Accounts suggest foreign leaders are stunned by Trump’s continuing attacks on traditional allies, cozy relations with Russian President Vladimir Putin and seeming disavowal of America’s role as the leading advocate of a liberal world order.

EU leaders are especially astonished at being referred to as “foes.” In June, 29 EU ambassadors to the United States sent an open letter to Trump in defense of free trade and investment policies.

“Together, the US and EU have created the largest and wealthiest market in the world. The transatlantic economy accounts for half of the global gross domestic product by value, which directly supports more than 15 million high-quality jobs and $5.5 trillion in commercial sales. And nearly one-third of the world’s trade in goods occurs between the EU and United States alone,” the letter said. The ambassadors added that EU investment in the United States exceeds US investment in Europe.

EU leaders, despite qualms about Chinese trade practices that mirror Trump’s, have met with Chinese leaders without US involvement. According to the Times, the “summit meeting produced an unusual joint declaration and a common commitment to keep the global system strong.”

The EU then signed what has been described as the largest free-trade agreement in history with Japan, again with no US involvement.

Now, the EU is preparing “whopping tariffs” in response to proposed Trump tariffs on items such as German-made cars, noting that 45 out of 50 US states export more goods and services to Europe than China, totaling around $500 billion in 2016.

GOP Senator Ben Sasse from Nebraska may have spoken for the wave of critics who think Trump’s tariffs are undermining US exports that have taken years to cultivate and who believe his proposed $12 billion package of one-time financial aid to farmers won’t come close to co vering the long-term damage done by the tariffs.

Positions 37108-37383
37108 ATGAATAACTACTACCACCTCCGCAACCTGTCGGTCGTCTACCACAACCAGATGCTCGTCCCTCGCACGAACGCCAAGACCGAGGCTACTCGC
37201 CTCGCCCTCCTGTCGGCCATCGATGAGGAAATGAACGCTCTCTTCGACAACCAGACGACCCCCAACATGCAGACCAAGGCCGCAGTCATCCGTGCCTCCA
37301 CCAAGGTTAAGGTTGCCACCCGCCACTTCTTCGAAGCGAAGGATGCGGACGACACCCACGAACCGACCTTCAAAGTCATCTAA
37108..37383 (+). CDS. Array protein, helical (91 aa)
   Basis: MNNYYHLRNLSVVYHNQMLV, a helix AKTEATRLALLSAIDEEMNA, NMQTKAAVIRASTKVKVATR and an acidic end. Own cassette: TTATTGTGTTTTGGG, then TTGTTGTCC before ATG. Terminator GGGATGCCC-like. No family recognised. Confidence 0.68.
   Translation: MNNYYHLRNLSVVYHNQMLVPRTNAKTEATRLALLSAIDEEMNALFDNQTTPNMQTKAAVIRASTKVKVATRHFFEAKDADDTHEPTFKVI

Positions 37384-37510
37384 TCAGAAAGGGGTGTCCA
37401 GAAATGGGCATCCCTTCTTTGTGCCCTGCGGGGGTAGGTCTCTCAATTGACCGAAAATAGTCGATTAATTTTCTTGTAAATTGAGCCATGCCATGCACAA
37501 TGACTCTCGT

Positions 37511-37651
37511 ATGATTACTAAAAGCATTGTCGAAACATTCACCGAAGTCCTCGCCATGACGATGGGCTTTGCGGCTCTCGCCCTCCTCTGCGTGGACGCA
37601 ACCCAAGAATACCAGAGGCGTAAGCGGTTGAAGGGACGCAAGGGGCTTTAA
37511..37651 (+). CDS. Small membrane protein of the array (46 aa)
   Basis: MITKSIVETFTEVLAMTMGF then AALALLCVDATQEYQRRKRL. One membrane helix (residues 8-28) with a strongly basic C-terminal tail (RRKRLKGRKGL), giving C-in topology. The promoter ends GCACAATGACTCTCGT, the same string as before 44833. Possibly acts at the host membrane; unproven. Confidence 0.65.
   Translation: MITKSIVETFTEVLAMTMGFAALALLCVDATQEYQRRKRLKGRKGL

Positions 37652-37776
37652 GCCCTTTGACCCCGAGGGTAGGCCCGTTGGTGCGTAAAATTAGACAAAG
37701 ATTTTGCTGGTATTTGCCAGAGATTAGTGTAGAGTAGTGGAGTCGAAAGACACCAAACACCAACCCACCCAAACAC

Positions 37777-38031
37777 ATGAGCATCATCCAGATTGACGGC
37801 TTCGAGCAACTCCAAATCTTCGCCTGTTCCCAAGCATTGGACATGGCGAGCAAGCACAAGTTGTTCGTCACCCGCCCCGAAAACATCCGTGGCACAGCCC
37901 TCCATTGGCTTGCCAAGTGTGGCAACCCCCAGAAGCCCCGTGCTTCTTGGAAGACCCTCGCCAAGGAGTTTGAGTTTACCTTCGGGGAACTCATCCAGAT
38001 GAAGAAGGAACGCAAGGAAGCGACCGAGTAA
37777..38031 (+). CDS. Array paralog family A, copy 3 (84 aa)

GOP Senator Ben Sasse from Nebraska may have spoken for the wave of critics who think Trump’s tariffs are undermining US exports that have taken years to cultivate and who believe his proposed $12 billion package of one-time financial aid to farmers won’t come close to co vering the long-term damage done by the tariffs.

On the regulatory front, the EU fined Google $5.1 billion for antitrust behavior, which drew a sharp rebuke from Trump. Google plans to appeal the EU ruling, but it may be forced to reckon with it in the marketplace in the meantime.

Interestingly, the basis for the fine echoed an unusually American-sounding rationale. “Google has used Android as a vehicle to cement the dominance of its search engine,” Margrethe Vestager, Europe’s antitrust chief, told the Times. “These practices have denied rivals the chance to innovate and compete on the merits. They have denied European consumers the benefits of effective competition in the important mobile sphere.” 

European Commission President Jean-Claude Juncker travels to DC this week to discuss the deteriorating EU trading relationship with Trump officials.

Meanwhile, the impact of tariffs is beginning to be felt. The Associated Press carried a story last week about the stress felt by US soybean farmers, who are a target of retaliatory Chinese tariffs. One soybean farmer said he already has lost $250,000 in value for his current crop. Soybeans on the Chicago Board of trade have dropped $2 per bushel in value. Farmers interviewed say they still support Trump, but want to know what the end game is.

The Oregonian posted a story last week listing five Oregon exports at risk in a spiraling trade war with China. Noting Oregon exported $3.5 billion worth of goods to China in 2017, the article said the most vulnerable are:

  • Computer and electronic products ($2.1 billion)
  • Machinery ($435 million)
  • Chemicals ($363 million)
  • Transportation equipment ($262 million)
  • Agricultural products ($235 million)